"And so there was this same presumption concerning Christ in the mind of the disciples, even as Peter himself, the leader and chief of the apostles, broke forth into that expression of his own incredulity. For when he, together with the others, had been asked by the Lord what he thought about Him, that is, whom he thought Him to be, and had first of all confessed the truth, saying that He was the Christ the Son of the living God, and therefore was judged blessed by Him because he had arrived at this truth, not after the flesh, but by the revelation of the heavenly Father; yet this same Peter, when Jesus began to show His disciples that He must go to Jerusalem, and suffer many things from the elders, and priests, and scribes and be killed, and after the third day rise again from the dead; nevertheless that true confessor of Christ, after a few days, taking Him aside, began to rebuke Him, saying, “Be propitious to thyself: this shall not be;” so that on that account he deserved to hear from the Lord, “Get thee behind me, Satan; thou art an offence unto me, because he savoured not the things which are of God, but those things which are of men.” Which rebuke against Peter became more and more apparent when the Lord was apprehended, and, frightened by the damsel, he said, “I know not what thou sayest, neither know I thee;” and again, when using an oath, he said this same thing; and for the third time, cursing and swearing, he affirmed that he knew not the man, and not once, but frequently denied Him. And this disposition, because it was to continue to him even to the Lord’s passion, was long before made manifest by the Lord, that we also might not be ignorant of it. Again, after the Lord’s resurrection, one of His disciples, Cleopas, when he was, according to the error of all his fellow-disciples, sorrowfully telling what had happened to the Lord Himself, as if to some unknown person, spoke thus, saying of Jesus the Nazarene, “who was a prophet mighty in deed and in word before God and all the people; how the chief priests and our rulers delivered Him to be condemned to death, and fastened Him to the cross. But we trusted that it had been He which should have redeemed Israel.” And in addition to these things, all the disciples also judged the declaration of the women who had seen the Lord after the resurrection to be idle tales; and some of them, when they had seen Him, believed not, but doubted; and they who were not then present believed not at all until they had been subsequently by the Lord Himself in all ways rebuked and reproached; because His death had so offended them that they thought that He had not risen again, who they had believed ought not to have died, because contrary to their belief He had died once. And thus, as far as concerns the disciples themselves, they are found to have had a faith neither sound nor perfect in such matters as we have referred to; and what is much more serious, they moreover baptized others, as it is written in the Gospel according to John."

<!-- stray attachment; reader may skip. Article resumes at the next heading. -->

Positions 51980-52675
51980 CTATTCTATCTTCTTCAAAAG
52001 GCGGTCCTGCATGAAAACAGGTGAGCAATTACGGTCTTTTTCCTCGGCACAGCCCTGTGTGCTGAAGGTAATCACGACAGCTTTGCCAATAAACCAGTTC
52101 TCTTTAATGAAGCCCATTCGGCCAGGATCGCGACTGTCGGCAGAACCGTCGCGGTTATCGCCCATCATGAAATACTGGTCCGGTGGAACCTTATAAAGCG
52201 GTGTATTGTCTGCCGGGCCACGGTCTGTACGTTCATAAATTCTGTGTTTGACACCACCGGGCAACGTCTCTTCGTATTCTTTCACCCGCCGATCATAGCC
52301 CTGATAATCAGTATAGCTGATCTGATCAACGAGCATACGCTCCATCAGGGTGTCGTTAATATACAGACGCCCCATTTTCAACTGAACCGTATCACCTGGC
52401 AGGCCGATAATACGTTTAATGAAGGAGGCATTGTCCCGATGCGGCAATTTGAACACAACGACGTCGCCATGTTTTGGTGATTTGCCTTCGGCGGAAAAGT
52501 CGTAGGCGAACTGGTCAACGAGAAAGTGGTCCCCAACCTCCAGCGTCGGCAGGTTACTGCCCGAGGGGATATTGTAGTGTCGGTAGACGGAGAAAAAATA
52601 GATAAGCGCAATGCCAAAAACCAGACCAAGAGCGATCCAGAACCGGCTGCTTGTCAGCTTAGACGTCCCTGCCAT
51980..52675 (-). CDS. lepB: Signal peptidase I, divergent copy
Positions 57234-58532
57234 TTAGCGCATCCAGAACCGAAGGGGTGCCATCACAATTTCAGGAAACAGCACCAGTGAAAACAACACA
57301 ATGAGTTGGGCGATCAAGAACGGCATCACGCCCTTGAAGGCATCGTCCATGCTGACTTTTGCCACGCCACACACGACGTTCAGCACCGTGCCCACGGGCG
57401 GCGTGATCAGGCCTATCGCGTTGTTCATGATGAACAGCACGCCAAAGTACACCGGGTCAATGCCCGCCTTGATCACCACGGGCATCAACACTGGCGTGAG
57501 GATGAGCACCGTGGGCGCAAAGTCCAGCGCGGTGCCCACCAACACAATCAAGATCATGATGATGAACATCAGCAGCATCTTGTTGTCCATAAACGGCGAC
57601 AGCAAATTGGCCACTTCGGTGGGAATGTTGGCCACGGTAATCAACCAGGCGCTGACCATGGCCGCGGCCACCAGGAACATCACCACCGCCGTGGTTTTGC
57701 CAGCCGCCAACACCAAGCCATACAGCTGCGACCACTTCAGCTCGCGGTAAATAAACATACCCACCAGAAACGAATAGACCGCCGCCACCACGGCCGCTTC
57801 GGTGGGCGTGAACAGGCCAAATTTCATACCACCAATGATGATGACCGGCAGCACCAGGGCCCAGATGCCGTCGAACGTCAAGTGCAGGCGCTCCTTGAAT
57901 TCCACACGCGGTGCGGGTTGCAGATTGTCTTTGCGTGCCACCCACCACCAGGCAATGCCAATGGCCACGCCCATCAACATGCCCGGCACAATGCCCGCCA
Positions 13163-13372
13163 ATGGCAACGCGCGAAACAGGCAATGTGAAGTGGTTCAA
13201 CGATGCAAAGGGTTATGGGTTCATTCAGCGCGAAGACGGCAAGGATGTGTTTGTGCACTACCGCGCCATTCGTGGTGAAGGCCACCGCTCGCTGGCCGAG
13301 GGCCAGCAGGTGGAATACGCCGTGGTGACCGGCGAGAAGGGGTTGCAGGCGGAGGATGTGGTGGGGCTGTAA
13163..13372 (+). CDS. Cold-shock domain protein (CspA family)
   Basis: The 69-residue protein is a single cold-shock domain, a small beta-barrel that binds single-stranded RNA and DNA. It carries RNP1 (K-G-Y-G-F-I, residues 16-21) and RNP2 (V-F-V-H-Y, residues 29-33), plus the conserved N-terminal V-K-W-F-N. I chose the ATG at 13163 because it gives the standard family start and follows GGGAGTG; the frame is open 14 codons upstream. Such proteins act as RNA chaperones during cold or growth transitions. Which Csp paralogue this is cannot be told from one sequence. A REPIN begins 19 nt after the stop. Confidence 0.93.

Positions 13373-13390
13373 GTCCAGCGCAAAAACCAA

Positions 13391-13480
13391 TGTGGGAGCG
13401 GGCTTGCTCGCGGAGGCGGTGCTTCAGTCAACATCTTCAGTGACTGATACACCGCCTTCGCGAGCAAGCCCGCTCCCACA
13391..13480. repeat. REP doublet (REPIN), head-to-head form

Anonymous Treatise on Re-baptism (254-257 A.D.)